Susan Waltz published an essay in the Washington Post on Monday, June 4, in which she explains the implications of a rule change proposed by the Trump administration. The change would loosen the export requirements on semiautomatic weapons, such as the AR-15 rifle. Waltz’s article, titled “The Trump administration wants to make it easier to sell U.S. guns abroad. Here’s what you need to know,” was published in the Post’s Monkey Cage section, which highlights contributions by political scientists to public debates.
Waltz shares several insights into the proposed rule change. Later this year, when the changes are likely to go into effect, semiautomatic weapons would no longer be classified as military grade weapons, making it easier for American manufacturers to export them. In her essay, Waltz notes that changes will also allow the creators of plans for 3-D-printed guns to distribute these plans freely–which they are currently prohibited from doing under arms export laws.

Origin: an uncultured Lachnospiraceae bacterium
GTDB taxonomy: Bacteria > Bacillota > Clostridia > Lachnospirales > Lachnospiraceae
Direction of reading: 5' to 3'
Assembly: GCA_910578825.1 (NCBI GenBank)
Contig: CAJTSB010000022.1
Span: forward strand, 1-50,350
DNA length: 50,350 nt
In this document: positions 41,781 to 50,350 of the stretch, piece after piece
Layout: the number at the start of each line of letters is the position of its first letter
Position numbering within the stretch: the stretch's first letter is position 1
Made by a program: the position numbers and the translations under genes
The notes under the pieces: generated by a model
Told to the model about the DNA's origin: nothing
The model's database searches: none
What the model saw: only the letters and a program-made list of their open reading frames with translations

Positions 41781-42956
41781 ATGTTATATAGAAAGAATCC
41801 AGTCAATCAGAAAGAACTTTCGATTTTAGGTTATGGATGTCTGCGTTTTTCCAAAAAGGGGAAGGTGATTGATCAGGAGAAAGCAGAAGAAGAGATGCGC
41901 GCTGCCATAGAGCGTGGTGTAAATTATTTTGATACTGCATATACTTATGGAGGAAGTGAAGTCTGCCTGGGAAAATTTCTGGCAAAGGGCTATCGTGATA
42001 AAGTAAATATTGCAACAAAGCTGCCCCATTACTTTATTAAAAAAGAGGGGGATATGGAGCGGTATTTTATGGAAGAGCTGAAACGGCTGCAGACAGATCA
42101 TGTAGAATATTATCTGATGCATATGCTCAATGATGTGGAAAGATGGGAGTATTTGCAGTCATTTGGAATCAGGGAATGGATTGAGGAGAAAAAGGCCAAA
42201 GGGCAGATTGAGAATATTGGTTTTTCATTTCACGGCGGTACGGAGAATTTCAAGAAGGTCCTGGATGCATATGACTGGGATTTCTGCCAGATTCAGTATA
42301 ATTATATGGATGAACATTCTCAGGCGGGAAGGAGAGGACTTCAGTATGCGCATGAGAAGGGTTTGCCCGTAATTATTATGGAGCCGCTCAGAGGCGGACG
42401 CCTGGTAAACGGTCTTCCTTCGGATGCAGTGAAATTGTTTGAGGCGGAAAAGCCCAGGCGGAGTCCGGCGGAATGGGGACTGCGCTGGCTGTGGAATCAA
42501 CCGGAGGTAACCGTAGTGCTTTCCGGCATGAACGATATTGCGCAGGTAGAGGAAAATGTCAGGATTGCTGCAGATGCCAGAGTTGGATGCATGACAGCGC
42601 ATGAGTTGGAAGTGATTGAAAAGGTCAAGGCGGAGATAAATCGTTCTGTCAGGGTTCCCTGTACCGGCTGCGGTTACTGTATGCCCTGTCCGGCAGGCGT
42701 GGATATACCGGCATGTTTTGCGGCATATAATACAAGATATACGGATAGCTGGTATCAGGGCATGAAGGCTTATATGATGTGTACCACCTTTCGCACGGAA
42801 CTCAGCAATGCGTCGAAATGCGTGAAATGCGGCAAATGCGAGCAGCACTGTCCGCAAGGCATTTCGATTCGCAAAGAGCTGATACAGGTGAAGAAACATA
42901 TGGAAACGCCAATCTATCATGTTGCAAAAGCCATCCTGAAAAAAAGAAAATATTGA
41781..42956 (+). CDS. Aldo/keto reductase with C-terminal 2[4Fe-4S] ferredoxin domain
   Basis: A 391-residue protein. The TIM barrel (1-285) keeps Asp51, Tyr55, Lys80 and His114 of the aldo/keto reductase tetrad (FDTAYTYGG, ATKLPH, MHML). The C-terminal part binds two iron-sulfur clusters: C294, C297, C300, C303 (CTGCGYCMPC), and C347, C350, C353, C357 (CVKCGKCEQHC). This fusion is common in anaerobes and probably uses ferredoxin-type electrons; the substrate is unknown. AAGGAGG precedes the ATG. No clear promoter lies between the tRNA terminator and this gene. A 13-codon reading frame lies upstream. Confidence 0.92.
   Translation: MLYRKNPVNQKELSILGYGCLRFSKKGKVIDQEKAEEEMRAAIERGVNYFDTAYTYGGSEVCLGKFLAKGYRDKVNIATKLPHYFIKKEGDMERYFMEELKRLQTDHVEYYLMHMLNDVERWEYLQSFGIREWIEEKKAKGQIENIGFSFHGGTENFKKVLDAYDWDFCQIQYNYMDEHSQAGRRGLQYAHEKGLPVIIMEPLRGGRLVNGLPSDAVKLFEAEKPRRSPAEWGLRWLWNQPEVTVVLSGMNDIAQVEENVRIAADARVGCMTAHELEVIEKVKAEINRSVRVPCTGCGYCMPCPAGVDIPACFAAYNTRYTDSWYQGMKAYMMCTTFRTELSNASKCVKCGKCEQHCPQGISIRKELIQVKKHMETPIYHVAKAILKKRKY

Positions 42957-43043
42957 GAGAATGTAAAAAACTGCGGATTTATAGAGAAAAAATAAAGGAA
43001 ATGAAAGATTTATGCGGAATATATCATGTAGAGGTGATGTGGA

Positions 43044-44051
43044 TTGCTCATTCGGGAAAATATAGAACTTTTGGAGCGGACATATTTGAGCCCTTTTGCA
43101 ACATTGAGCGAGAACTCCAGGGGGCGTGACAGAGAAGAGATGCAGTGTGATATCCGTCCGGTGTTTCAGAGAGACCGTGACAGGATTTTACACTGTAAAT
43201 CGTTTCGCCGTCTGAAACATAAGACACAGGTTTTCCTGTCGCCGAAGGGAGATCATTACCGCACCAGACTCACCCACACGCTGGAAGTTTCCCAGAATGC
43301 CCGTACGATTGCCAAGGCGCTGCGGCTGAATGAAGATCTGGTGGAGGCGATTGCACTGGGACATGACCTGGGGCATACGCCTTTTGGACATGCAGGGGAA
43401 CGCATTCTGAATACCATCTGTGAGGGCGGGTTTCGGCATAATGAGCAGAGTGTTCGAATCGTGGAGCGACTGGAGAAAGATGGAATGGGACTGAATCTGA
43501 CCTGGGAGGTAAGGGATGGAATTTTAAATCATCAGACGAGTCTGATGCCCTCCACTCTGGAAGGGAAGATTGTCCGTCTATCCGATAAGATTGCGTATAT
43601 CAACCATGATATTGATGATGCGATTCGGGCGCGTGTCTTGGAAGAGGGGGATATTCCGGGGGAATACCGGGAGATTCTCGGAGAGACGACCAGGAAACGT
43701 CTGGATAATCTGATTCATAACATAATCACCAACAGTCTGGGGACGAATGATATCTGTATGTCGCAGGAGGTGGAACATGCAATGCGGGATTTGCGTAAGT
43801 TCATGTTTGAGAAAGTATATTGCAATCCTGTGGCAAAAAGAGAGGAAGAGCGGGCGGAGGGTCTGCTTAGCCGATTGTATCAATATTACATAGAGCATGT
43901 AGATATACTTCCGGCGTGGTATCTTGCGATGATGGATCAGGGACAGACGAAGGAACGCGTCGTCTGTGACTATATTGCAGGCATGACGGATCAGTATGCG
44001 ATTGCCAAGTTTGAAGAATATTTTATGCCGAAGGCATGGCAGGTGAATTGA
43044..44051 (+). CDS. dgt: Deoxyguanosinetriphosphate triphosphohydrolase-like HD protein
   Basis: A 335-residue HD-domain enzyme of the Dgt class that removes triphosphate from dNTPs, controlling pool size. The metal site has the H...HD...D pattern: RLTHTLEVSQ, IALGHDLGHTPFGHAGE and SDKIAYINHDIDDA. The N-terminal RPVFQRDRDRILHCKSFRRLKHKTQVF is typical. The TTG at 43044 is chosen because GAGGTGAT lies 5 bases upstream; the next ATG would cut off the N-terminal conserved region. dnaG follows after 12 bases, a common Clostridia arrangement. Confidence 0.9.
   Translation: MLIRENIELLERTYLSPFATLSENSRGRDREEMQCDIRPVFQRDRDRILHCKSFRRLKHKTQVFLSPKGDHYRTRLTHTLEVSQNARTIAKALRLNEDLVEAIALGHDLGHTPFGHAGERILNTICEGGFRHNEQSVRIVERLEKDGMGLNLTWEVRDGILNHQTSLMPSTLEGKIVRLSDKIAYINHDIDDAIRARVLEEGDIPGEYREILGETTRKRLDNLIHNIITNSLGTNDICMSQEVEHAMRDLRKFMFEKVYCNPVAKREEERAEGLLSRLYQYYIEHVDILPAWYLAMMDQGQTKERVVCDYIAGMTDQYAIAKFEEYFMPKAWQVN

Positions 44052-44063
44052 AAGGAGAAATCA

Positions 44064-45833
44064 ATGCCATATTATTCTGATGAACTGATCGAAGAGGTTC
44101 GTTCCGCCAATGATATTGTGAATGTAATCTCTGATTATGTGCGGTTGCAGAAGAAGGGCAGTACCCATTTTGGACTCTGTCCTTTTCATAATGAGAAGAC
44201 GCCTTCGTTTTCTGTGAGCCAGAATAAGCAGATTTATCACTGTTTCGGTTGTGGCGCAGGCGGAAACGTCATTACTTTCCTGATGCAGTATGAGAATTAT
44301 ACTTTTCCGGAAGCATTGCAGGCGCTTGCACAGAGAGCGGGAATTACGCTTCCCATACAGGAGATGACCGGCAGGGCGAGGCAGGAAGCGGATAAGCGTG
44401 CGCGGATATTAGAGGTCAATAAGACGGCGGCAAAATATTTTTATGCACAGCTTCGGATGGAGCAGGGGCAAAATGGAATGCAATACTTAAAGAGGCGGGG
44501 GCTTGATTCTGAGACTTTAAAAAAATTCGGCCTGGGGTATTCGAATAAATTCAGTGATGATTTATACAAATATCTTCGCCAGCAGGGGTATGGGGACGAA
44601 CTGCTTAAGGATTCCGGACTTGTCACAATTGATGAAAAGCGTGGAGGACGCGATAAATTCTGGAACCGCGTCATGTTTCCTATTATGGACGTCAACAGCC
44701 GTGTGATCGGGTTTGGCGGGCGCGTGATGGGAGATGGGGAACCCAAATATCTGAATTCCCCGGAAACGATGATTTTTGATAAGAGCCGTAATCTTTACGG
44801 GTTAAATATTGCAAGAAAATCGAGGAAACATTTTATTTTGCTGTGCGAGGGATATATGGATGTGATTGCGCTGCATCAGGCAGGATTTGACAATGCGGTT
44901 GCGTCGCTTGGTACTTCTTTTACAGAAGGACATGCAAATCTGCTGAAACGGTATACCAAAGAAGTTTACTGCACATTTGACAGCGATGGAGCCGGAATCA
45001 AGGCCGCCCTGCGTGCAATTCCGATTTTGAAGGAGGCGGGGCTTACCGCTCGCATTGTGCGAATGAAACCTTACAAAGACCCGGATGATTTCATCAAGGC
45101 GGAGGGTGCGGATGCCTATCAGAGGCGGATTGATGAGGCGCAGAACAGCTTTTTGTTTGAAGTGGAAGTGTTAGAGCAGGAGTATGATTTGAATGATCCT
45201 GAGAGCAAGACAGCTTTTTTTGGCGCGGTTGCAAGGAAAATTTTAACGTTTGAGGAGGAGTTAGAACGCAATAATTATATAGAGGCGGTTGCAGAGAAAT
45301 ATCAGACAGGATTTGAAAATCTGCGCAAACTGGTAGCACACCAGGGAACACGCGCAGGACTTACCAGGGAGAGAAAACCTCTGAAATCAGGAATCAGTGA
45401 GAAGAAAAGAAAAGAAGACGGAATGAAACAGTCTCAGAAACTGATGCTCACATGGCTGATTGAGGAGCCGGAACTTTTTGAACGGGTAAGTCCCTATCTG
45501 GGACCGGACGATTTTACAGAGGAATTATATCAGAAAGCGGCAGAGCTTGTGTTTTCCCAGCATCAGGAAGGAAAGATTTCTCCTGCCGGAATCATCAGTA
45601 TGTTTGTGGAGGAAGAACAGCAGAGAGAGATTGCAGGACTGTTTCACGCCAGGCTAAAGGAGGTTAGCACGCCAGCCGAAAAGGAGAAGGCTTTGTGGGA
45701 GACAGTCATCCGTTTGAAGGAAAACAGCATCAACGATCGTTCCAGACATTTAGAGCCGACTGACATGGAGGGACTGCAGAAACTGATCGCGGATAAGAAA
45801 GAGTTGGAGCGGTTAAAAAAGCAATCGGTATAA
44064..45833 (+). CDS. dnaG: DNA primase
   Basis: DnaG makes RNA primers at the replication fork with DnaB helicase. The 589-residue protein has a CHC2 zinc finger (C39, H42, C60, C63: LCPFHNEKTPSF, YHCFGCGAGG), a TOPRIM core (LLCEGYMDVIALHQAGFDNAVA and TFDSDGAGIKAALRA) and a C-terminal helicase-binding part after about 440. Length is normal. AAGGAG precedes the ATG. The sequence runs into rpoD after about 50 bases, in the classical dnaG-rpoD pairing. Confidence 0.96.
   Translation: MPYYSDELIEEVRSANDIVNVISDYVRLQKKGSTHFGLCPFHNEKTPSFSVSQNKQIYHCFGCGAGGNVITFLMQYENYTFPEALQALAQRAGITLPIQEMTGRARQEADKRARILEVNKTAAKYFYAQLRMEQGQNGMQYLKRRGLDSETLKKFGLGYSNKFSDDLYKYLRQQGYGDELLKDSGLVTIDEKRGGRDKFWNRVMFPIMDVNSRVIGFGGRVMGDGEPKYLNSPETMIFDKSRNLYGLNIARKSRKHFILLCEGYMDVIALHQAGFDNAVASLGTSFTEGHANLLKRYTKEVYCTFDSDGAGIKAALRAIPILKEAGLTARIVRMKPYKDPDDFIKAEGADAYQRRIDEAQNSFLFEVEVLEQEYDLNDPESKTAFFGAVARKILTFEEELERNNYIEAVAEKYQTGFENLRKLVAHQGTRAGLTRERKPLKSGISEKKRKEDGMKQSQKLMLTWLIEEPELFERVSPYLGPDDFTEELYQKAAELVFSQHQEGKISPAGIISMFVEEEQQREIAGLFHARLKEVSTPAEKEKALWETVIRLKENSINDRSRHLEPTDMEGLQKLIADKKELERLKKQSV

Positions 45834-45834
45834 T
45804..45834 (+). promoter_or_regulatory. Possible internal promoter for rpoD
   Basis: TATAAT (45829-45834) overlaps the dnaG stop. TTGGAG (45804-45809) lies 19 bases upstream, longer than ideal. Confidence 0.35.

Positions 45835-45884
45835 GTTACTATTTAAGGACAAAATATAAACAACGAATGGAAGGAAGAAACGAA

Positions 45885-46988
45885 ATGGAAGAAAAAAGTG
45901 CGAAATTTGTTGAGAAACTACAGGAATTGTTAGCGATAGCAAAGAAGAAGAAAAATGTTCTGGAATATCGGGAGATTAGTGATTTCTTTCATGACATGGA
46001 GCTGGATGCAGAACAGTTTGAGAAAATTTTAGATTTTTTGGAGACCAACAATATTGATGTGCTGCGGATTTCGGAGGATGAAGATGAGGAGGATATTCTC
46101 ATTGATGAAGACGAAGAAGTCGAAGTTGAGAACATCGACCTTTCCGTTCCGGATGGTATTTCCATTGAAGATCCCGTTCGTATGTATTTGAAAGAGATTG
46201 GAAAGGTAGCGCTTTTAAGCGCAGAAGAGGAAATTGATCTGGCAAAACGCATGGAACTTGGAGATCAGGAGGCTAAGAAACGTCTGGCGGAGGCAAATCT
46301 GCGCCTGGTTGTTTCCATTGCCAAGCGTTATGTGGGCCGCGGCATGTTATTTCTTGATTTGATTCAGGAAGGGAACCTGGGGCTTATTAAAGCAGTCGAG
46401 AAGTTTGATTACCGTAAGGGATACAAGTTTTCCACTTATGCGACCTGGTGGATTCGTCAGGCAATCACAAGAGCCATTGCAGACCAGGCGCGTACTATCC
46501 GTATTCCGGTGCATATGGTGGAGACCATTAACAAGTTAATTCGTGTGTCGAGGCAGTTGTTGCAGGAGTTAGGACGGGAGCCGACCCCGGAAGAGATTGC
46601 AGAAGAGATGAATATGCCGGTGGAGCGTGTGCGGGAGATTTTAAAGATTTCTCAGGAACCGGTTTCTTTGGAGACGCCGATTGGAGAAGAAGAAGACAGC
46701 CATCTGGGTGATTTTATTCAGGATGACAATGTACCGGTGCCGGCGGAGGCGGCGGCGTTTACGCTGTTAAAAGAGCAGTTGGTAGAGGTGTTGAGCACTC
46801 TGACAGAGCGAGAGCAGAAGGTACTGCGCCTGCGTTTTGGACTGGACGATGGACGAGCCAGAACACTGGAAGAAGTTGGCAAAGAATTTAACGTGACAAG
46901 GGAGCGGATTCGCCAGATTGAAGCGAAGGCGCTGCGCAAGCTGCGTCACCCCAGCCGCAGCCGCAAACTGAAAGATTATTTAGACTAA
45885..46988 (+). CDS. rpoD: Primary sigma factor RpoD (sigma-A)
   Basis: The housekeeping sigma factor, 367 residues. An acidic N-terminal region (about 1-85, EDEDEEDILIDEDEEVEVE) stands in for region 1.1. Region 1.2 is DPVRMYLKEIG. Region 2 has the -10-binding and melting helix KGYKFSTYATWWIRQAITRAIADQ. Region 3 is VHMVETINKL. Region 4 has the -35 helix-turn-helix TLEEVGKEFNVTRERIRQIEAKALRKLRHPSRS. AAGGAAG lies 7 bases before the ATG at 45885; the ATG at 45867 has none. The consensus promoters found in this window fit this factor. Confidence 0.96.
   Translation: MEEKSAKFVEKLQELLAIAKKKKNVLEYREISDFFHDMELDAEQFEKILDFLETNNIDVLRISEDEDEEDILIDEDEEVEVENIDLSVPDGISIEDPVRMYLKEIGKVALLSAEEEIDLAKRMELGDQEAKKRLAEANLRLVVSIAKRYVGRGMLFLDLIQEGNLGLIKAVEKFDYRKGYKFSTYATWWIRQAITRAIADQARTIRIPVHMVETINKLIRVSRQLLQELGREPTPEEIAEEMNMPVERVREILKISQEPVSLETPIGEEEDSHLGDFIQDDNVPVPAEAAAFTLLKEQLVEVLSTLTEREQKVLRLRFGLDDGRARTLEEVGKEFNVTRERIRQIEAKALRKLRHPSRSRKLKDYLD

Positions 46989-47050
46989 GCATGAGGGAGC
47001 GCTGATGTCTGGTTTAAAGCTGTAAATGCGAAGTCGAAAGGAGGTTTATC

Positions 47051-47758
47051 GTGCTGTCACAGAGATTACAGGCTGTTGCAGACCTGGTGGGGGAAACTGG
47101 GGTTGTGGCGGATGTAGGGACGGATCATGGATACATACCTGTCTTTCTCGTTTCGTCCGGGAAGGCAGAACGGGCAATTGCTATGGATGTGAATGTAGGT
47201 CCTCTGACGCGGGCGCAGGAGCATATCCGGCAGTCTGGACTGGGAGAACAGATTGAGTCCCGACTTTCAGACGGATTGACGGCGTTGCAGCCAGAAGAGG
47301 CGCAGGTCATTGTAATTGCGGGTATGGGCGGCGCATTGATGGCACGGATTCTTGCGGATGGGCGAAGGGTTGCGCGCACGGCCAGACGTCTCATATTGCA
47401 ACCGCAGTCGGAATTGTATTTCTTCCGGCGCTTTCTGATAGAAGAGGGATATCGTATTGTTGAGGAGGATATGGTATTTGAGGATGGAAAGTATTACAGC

It will also become harder to control the flow of arms abroad, writes Waltz. Brokers of semiautomatic weapons who previously had to go through the State Department’s tough, costly licensing process will now be able to use the Commerce Department’s less stringent process. “Both firearms manufacturers and the attorneys who represent them welcome the changes — not least because manufacturers will shift the cost of licensing to taxpayers,” writes Waltz.
Susan Waltz is a Professor of Public Policy at the Gerald R. Ford School of Public Policy. Her essay draws on years of experience in promoting the U.N. Arms Trade Treaty. She also chaired a working group on small arms transfers for Amnesty International, where she served as chair of the international governing board.